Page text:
On the outside, Sattie Sawh appears to be happy as she always wears a smile, but deep down inside she’s hurting and still grieving the loss of her husband Satyadeow (Sash) Sawh, a former Guyana diplomat and government minister who was murdered in their home in Guyana five years ago.
She still can’t summon the emotional strength to talk about the night she was forced to seek cover in the family’s bathroom as her husband along with his older brother and sister were gunned down in the Sawh’s East Coast Demerara residence. One of the family’s security guards was also killed.
Instead, she courteously defers to her two sons – Roger and David – who have been a rock of support for their mother who is Guyana’s honorary acting consul general in Toronto.
To mark the fifth anniversary of Sawh’s death last Good Friday, the family participated in a simple religious ceremony at their Scarborough home.
“It’s something we do every year,” said eldest son Roger. “When we are done, we try to talk and treat the day as a regular one. That, however, is hard to do and it always turns out to be an emotional and difficult day to get through.
“The fluctuation of feelings we have is often as confusing as the circumstances under which he was taken away from us. We will always remember him for his perennial optimism, friendly demeanour, booming voice and humorous words and actions which were never in short supply.
“Whatever intimidation that may have been borne from that voice and behind his trademark moustache belied a truly gentle, kind, intelligent and noble man. We miss him so much.”
Just 19 at the time of his father’s death, Roger was a first-year University of Toronto student. His younger brother David was residing in Guyana at the time.
“I would have been there with them had I not had an exam,” said Roger.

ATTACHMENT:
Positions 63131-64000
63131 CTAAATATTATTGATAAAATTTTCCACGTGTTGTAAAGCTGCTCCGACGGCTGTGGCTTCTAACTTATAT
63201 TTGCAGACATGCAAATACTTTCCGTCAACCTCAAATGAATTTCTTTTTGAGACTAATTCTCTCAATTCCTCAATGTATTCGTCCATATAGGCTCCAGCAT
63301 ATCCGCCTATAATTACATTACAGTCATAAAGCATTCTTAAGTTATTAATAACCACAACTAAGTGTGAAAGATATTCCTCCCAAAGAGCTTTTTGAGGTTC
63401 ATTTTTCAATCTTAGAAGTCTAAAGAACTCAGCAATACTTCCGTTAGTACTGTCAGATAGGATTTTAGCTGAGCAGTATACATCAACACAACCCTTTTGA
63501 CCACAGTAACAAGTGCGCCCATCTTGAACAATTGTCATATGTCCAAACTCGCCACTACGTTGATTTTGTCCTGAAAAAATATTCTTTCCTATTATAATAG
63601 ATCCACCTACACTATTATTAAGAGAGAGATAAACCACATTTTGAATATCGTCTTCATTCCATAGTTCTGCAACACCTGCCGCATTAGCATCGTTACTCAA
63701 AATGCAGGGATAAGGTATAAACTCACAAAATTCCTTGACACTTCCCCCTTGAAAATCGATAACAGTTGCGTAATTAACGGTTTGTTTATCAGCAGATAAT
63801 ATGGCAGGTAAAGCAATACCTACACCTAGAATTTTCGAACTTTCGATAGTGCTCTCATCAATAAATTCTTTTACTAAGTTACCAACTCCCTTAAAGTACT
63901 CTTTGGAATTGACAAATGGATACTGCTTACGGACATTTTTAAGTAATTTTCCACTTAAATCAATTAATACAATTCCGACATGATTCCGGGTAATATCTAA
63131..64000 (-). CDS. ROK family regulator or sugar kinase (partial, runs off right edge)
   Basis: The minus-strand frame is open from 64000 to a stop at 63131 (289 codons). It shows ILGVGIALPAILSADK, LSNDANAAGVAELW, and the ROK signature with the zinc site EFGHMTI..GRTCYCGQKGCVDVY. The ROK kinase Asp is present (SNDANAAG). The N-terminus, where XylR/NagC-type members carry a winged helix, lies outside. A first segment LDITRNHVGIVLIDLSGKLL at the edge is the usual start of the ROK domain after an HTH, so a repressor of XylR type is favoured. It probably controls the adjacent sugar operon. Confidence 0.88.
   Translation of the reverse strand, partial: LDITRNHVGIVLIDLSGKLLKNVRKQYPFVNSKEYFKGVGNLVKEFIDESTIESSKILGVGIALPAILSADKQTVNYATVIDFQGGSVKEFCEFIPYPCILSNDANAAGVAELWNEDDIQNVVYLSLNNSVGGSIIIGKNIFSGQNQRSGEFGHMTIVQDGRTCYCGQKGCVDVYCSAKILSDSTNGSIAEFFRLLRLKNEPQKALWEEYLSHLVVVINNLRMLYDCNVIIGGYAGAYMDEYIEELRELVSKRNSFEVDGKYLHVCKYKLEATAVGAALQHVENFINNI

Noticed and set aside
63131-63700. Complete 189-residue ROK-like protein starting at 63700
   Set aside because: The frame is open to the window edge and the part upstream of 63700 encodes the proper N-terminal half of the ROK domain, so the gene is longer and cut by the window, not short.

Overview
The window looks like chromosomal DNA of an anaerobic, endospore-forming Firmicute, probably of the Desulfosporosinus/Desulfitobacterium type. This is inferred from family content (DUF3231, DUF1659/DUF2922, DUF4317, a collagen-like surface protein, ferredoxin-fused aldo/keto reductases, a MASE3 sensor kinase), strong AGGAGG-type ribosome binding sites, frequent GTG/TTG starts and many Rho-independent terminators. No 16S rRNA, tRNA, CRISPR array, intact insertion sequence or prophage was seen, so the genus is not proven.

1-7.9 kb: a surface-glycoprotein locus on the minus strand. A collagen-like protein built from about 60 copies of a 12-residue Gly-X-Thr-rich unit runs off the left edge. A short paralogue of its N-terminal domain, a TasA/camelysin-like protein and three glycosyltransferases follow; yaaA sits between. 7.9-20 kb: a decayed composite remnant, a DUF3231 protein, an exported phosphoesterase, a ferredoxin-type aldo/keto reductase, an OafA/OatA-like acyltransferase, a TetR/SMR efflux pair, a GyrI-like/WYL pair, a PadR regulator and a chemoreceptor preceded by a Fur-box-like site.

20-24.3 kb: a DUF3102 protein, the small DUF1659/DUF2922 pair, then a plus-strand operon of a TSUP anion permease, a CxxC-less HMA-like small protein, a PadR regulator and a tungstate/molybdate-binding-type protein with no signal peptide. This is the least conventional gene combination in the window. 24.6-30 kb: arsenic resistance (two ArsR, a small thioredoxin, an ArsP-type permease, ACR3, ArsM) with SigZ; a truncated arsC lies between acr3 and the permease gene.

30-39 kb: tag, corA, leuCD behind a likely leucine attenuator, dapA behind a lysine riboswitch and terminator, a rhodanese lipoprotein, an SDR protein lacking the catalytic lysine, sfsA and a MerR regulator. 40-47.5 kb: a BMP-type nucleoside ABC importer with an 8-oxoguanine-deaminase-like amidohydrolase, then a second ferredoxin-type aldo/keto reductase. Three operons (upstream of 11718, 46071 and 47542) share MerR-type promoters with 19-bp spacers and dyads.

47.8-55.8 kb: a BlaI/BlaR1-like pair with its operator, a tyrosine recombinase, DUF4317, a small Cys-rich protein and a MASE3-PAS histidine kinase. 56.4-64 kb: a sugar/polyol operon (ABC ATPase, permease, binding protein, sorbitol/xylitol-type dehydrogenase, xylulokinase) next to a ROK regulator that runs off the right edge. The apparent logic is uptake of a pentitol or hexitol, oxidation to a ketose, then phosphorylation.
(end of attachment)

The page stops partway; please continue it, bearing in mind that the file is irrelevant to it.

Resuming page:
Hours before the home invasion and slayings, Sawh had entertained his overseas-based nephews Ian and Sid and other family members at the Le Meridien Pegasus Hotel. They were in Guyana to commemorate the one-year anniversary of the death of Sawh’s mother.
The nephews, along with David who is now 21, headed to a popular pool hall and bar in the city while the adult family members returned to Sawh’s home.
“As a father and husband,” he was simply magnificent,” recounts his sons. “He was extremely loving, always engaging, a source of constant wisdom and the centre of our universe. It’s ironic how well prepared we were for his passing. Because of the nature of his schedule, he would sometimes be away for long periods and we grew accustomed to not having him around. The difference though is that he would eventually be home again, peacefully swinging in his hammock while making jokes and having long chatting sessions to examine every detail of life.
“The perpetrators of his death have only managed to end his worldly existence. They have however failed to quell the dynamism that characterized his life and their spineless brutality can never tarnish the luster of his life.”
Sawh’s Scarborough-based brother Rajpat and sister Phulmattie (Julie) Persaud, who lived in Mississauga, were also murdered while another brother, England-based Omprakash, was slightly injured.
“I lived with Uncle Rajpat for nine months while my parents were in Guyana, so he was like a second father,” said Roger who is pursuing a second degree at York University. “Auntie Julie was one of the most loving persons you would have met. These were two special people who did not deserve to be taken away from us in the manner in which they were.”
Sawh migrated to Canada in 1975 and was a key member of the Association of Concerned Guyanese (ACG) which is the Toronto-based arm of the governing People’s Progressive Party (PPP).
He graduated from York University with an Economics degree and Ryerson University with an Accounting certificate, worked as an accountant and was editor of the Guyana Current newspaper before returning to Guyana in 1992 after the PPP government won the national elections.
Sawh served as Guyana’s ambassador extraordinary and plenipotentiary to Venezuela, Colombia and Ecuador from 1993-1996 and was awarded the Order of Francesco Miranda from the Venezuelan government before joining the national assembly in 1996.
He was Minister of Agriculture at the time of his death at age 50.
No one has been found guilty of the murders. Jermaine Charles and Rondell Rawlins, who were charged with the murders, were killed in a shootout with Guyana’s joint services while another accused, David Leander, collapsed while he was incarcerated and died in hospital a few days later of an undisclosed illness.